Lantern festivals abound worldwide throughout the calendar year. Every November India’s Diwali Festival of Lights praises the gods through lighting diyas (clay lamps). Thailand’s fall Loi Krathong festival includes the release of lanterns into the sky to symbolize new beginnings and good luck. The Chinese New Year (February 8) celebrates with bright lanterns of all shapes and sizes peppering temples, homes, schools and shopping malls to mark the beginning of spring and family reunions. Even Hawaii gets in on the celebration on Memorial Day at O`ahu’s south shore, where 50,000 people gather to float lanterns in remembrance of loved ones.
Cameron Art Museum began celebrating the art of remembrance, reflection and gratitude the lantern embodies five years ago with the exhibit, “Illumination.” Featuring handmade lanterns from local, regional and national artists, the 2019-2020 exhibit will close this weekend. Beforehand, on Sunday, January 12, from 4 p.m.-7 p.m., the museum will host a floating lantern ceremony and the public will be able to create their own lanterns.
“Our mission is to give everyone an opportunity to express themselves, to create an atmosphere of love, community and support,” says museum shop manager and special events coordinator Nan Pope. “Many will choose to honor a loved one by writing their name or offering messages to them . . . For some, it is a chance to contemplate their place in life or the year ahead, and show appreciation for people who are dear to them. The lanterns will be filled with names, images, messages and decorations.”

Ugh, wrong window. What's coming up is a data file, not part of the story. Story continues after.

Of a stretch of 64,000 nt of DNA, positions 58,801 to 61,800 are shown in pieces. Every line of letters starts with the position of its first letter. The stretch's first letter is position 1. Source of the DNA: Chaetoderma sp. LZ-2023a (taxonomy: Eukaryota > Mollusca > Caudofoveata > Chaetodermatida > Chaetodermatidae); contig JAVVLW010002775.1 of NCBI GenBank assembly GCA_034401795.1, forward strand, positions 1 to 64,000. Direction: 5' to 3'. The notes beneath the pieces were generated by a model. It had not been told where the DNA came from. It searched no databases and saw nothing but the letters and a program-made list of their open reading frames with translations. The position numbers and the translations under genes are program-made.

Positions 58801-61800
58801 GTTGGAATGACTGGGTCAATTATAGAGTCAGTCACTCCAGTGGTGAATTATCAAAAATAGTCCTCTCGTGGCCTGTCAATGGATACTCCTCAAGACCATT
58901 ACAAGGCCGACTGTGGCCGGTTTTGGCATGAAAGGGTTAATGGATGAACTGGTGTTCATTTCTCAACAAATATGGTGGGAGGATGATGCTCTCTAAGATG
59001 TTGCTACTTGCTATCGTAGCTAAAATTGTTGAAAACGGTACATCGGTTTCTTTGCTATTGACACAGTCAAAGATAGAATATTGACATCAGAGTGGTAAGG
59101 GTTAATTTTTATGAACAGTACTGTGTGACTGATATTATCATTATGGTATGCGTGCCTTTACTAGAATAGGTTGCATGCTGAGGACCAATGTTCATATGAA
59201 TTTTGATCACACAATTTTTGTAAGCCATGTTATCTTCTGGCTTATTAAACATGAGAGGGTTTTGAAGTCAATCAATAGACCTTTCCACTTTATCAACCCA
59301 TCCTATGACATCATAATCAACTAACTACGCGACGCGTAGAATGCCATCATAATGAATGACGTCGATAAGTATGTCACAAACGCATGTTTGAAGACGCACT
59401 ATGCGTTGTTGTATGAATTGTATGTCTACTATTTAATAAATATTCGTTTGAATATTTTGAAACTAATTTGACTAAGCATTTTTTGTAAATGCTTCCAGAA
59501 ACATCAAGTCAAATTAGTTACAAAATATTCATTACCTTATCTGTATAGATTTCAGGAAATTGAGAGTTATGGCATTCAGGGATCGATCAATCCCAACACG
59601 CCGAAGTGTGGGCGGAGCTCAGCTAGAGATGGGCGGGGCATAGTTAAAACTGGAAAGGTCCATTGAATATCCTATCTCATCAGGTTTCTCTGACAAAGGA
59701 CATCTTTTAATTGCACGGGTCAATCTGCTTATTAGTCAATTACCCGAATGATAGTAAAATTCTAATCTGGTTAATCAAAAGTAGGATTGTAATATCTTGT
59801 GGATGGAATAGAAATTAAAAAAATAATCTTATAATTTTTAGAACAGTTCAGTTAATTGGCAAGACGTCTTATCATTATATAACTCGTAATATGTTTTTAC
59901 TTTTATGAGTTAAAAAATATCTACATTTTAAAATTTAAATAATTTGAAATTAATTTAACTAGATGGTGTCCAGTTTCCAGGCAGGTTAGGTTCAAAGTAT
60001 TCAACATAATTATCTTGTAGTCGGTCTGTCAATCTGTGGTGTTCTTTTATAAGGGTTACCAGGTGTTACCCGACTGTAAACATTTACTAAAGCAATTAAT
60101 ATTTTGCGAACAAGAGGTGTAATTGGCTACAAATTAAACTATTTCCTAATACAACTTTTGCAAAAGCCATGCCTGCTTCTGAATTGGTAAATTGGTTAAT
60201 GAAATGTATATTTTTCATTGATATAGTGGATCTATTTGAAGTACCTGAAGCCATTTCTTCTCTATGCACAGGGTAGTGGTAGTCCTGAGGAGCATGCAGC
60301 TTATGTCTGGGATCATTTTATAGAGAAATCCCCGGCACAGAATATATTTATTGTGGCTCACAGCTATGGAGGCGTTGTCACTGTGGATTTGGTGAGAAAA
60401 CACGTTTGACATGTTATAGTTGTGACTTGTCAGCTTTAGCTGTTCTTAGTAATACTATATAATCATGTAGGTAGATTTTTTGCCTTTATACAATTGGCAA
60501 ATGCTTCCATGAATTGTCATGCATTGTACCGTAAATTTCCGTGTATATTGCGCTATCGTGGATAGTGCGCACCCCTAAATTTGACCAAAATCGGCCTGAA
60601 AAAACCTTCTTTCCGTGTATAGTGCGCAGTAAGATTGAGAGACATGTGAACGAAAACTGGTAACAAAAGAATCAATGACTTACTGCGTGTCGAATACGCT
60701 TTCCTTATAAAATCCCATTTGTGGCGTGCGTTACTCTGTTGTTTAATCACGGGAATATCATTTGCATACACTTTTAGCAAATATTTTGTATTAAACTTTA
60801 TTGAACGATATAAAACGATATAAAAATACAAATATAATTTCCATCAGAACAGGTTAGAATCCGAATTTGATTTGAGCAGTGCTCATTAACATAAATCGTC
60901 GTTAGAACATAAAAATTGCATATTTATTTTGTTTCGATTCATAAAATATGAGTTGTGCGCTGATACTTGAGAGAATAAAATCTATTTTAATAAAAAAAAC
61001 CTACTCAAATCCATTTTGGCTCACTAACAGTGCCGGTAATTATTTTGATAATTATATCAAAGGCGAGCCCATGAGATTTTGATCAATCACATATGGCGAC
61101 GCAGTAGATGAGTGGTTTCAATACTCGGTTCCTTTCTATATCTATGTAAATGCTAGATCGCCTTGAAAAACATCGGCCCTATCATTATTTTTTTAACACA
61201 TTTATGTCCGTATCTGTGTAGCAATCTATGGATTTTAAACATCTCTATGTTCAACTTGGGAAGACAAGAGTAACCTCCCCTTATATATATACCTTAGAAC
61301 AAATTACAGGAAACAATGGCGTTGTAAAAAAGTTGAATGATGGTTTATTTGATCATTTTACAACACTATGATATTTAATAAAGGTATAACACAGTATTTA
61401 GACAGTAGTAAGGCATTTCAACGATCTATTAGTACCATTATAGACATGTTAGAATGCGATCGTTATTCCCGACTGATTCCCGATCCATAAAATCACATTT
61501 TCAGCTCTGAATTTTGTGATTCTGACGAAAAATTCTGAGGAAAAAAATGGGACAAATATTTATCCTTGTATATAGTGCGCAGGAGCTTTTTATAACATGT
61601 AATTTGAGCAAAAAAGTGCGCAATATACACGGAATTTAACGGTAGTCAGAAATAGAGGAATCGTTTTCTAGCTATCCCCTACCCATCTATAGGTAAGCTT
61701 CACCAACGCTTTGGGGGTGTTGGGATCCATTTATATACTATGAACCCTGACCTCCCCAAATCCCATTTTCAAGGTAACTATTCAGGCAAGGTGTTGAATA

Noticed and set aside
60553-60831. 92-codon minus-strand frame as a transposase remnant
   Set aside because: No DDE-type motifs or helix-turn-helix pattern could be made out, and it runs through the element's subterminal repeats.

While the experience can be emotional, it’s also meant to be restorative. In the case of artist Leatha Benvie Koefler’s mixed-media, found-object sculpture, “My Michelle,” it embodies conjuring memories of family and friends. She made her lantern from 40 years worth of her father’s slides. Koefler sewed together, in the same vein of her grandmother’s quiltmaking, various images of her life. The outcome is a lantern shaped like a dress that represents the impact of her college roommate, Michelle.
“Each scrap of cloth and each slide represents a person and a memory,” Koefler explains. “I felt like I was sewing my family back together. I then realized how my experiences made me who I have become, and how each person in my life influences me. So I started making garments to represent the people in my life.”
Buttons, 35-millimeter film, crochet thread, zippers, plastic clasps, trim, fabric lining, boning, wire, Plexiglas, and slide carousels were used in “My Michelle.” Koefler pays careful attention to the delicacy of the materials.
“It takes about 20 minutes per button because I am not just sewing on a button,” she details. “I am creating a net-like structure to which I attach the film.”
Though the engineering proved tricky—specifically the bodice, which couldn’t be weighed down by the film, else it would tear—Koefler’s lantern took a year to complete. She hopes folks view the piece as a lens through which they can see their own lives.
“We as individuals are a reflection of our experiences, as depicted in my dad’s slides, and all of us value the same things,” she explains. “I hope they will see how much we are alike and that we are not alone but part of a common family.”